The Greatest Miracle is That We’ll See Her Again

Jan 08

The Greatest Miracle is That We’ll See Her Again

The week before Christmas I found out my grandmother was in the hospital with double pneumonia. I’d started working a part-time job to jump off our savings account for our Serenity Project and didn’t have enough money for a plane ticket home. My mom and brother kept me updated on the situation and by that weekend it was clear she wasn’t going to be returning from the hospital.

I let our son know as soon as I did about her condition and he was able to arrange a week off work and received a generous blessing from a complete stranger who gave him gas and food money to get back to Georgia. William has moved another day’s drive further west so he drove just over eight hours, dropped his benefactor off in Austin, then picked me up in San Antonio. I took most of the money out of the Serenity Project bank account for the trip.

We left on a Saturday night and reached the hospital on Sunday evening. I broke down when I saw her. Family that had been with her was coming and going and I just wanted to yell at them to leave me alone with her. There was so much I wanted to say to her. I wanted to tell her about the new job and the people I’d met. I wanted to tell her about seeing the sunrise over the Mississippi River that morning. I wanted her to wake up, to look at me, to speak to me one more time.

Our last conversation had been just before Thanksgiving. I knew she was going to spend Thanksgiving in Atlanta with my aunt and uncle, so I wanted to call her before the holiday. I don’t remember much of the conversation. I thought I’d speak with her again the next week. I tried to call her every Sunday. I know she wanted us to come home for Christmas. She always wanted us to come home and hated that we’d moved. But then she hated it when we moved an hour away to Alabama. She just wanted her family nearby, like most grandmothers do.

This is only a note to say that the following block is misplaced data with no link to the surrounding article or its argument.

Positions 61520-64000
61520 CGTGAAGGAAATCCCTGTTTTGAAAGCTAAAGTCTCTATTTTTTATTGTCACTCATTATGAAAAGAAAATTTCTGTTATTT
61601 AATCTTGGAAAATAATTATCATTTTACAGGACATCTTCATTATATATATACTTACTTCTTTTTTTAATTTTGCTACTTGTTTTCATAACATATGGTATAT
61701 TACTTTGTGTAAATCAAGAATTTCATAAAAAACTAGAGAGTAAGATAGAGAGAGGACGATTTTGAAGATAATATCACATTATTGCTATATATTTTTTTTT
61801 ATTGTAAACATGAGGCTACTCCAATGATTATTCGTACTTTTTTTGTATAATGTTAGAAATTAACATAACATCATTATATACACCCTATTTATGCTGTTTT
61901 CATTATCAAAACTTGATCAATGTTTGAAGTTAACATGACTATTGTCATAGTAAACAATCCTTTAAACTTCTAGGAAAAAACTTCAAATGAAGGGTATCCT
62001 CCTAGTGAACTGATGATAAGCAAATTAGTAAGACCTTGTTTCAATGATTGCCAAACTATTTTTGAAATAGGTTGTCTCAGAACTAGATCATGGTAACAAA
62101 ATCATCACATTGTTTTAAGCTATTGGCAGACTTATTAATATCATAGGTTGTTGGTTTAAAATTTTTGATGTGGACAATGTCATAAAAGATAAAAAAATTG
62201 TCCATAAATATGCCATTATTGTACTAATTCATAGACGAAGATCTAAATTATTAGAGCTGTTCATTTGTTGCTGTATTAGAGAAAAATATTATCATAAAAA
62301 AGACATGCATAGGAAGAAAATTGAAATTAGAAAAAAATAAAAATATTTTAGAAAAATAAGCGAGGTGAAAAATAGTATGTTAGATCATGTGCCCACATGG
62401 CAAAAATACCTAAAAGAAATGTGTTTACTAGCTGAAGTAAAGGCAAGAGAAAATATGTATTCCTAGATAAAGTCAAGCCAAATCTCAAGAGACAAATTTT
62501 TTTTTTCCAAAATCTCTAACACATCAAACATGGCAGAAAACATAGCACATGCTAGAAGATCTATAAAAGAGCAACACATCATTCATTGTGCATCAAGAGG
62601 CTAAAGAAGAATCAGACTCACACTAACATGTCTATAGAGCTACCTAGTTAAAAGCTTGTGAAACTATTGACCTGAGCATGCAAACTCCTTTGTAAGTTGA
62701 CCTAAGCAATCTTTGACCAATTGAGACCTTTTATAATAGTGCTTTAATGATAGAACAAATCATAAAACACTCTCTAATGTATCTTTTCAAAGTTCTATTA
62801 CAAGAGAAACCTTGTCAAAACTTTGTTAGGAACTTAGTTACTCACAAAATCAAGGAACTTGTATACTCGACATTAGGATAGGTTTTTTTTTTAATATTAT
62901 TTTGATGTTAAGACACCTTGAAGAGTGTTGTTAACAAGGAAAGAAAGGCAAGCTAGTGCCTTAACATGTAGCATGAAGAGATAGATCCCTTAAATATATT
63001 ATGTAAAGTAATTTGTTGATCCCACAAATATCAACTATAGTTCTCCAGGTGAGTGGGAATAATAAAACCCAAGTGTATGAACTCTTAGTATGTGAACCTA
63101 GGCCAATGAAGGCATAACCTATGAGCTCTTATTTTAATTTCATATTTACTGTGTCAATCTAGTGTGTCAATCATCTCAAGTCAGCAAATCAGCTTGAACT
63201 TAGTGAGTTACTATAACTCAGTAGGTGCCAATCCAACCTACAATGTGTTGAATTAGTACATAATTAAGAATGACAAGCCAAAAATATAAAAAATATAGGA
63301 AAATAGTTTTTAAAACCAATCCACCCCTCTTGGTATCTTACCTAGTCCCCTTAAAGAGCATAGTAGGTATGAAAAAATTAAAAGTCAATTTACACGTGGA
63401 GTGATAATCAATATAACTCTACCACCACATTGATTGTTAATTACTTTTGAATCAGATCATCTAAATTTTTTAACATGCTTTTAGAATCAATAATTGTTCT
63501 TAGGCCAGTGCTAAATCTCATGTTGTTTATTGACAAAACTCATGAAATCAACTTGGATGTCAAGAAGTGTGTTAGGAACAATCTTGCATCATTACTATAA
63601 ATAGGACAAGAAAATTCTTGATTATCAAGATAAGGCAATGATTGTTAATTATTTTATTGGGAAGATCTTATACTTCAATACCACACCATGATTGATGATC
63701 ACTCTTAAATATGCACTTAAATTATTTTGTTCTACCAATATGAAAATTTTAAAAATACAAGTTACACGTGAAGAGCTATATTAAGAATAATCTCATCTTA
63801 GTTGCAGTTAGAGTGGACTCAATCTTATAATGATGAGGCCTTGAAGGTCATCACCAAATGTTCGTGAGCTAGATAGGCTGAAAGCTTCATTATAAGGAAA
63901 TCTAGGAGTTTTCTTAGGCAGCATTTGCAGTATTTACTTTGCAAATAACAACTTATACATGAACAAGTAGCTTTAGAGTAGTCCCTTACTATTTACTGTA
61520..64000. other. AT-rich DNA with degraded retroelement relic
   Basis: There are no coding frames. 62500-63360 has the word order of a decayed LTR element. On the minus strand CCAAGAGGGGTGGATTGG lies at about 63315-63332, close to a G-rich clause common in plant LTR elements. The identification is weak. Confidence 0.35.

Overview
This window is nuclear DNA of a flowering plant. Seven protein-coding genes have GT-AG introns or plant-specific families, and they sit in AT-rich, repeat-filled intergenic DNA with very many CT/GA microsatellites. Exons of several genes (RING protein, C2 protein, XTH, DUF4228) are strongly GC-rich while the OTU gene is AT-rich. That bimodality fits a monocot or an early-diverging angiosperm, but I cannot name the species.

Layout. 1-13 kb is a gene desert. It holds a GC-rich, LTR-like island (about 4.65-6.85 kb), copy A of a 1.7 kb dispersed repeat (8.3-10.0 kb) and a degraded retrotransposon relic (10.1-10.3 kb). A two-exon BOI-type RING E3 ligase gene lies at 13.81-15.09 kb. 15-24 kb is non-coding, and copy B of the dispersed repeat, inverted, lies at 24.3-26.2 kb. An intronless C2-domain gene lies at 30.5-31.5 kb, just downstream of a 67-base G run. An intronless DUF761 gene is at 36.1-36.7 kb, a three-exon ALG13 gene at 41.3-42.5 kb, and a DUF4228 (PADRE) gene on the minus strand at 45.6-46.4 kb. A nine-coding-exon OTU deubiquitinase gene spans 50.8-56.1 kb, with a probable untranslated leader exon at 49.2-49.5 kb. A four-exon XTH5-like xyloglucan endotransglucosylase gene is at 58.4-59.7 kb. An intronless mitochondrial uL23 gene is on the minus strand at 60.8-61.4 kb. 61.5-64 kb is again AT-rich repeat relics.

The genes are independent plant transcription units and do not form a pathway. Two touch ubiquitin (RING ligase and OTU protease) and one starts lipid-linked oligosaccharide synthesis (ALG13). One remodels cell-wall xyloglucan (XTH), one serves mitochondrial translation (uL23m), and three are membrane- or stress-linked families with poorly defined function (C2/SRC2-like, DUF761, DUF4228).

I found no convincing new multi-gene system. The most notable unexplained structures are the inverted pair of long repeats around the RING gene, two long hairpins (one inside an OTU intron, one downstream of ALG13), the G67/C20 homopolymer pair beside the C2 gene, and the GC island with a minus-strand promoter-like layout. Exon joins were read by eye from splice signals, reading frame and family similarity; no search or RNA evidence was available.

I spent most of Sunday night and Monday night at the hospital, just being in her room, visiting with my mom and the other family members. I watched my Paw Paw, her husband of 66 years, talk to her and kiss her cheek and ask my mom when she’d be coming home. She had to tell him more than once, “Daddy, Mama’s not going to come home.” She also told him, “We need a miracle, but the greatest miracle is that we’ll see her again.”

Bits of info about my Maw Maw:

  • We share a middle name. She, my mom and me all have the middle name Lyvon.
  • She made awesome banana pudding.
  • She knew how to grow a flower and vegetable garden.
  • She only had sisters – no brothers.
  • She taught me how to roll out cookie dough.
  • She babysat William often.
  • She always had brushes, combs and rubber bands to give me from her days working at Goody Products.
  • She’s never fixed her own hair that I remember. She went to the beauty parlor every week to get her hair done.

On Sundays, I want to call and speak to her. I try to remember her voice. I miss her very much. But I know, without any doubt, I will see her again.

Obituary for Joyce Thompson




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